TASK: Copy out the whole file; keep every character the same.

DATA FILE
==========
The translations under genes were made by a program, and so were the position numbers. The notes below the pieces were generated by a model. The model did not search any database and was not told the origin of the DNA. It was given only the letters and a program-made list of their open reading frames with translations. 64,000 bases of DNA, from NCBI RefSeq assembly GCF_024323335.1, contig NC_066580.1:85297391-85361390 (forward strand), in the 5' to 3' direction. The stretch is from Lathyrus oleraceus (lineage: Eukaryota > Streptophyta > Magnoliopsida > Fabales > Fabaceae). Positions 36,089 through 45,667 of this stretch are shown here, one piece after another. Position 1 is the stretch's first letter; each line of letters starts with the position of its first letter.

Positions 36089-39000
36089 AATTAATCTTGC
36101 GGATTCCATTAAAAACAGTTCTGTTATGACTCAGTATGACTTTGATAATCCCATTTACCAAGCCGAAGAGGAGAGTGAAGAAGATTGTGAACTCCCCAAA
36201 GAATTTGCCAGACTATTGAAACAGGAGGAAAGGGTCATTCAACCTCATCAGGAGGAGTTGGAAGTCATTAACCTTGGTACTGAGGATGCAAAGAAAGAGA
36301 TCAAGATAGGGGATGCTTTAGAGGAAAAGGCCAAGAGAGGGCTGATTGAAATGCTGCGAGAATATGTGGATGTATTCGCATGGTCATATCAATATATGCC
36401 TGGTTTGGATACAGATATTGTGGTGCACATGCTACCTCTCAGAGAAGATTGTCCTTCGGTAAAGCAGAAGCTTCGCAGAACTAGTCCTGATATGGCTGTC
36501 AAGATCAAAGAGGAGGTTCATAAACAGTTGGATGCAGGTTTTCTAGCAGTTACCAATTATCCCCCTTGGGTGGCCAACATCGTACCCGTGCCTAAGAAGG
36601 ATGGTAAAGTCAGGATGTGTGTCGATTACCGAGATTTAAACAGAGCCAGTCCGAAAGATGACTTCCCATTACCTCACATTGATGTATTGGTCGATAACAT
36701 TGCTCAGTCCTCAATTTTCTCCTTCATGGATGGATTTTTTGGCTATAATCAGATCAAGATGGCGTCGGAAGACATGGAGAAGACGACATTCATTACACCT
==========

The translations under genes were made by a program, and so were the position numbers. The notes below the pieces were generated by a model. The model did not search any database and was not told the origin of the DNA. It was given only the letters and a program-made list of their open reading frames with translations. 64,000 bases of DNA, from NCBI RefSeq assembly GCF_024323335.1, contig NC_066580.1:85297391-85361390 (forward strand), in the 5' to 3' direction. The stretch is from Lathyrus oleraceus (lineage: Eukaryota > Streptophyta > Magnoliopsida > Fabales > Fabaceae). Positions 36,089 through 45,667 of this stretch are shown here, one piece after another. Position 1 is the stretch's first letter; each line of letters starts with the position of its first letter.

Positions 36089-39000
36089 AATTAATCTTGC
36101 GGATTCCATTAAAAACAGTTCTGTTATGACTCAGTATGACTTTGATAATCCCATTTACCAAGCCGAAGAGGAGAGTGAAGAAGATTGTGAACTCCCCAAA
36201 GAATTTGCCAGACTATTGAAACAGGAGGAAAGGGTCATTCAACCTCATCAGGAGGAGTTGGAAGTCATTAACCTTGGTACTGAGGATGCAAAGAAAGAGA
36301 TCAAGATAGGGGATGCTTTAGAGGAAAAGGCCAAGAGAGGGCTGATTGAAATGCTGCGAGAATATGTGGATGTATTCGCATGGTCATATCAATATATGCC
36401 TGGTTTGGATACAGATATTGTGGTGCACATGCTACCTCTCAGAGAAGATTGTCCTTCGGTAAAGCAGAAGCTTCGCAGAACTAGTCCTGATATGGCTGTC
36501 AAGATCAAAGAGGAGGTTCATAAACAGTTGGATGCAGGTTTTCTAGCAGTTACCAATTATCCCCCTTGGGTGGCCAACATCGTACCCGTGCCTAAGAAGG
36601 ATGGTAAAGTCAGGATGTGTGTCGATTACCGAGATTTAAACAGAGCCAGTCCGAAAGATGACTTCCCATTACCTCACATTGATGTATTGGTCGATAACAT
36701 TGCTCAGTCCTCAATTTTCTCCTTCATGGATGGATTTTTTGGCTATAATCAGATCAAGATGGCGTCGGAAGACATGGAGAAGACGACATTCATTACACCT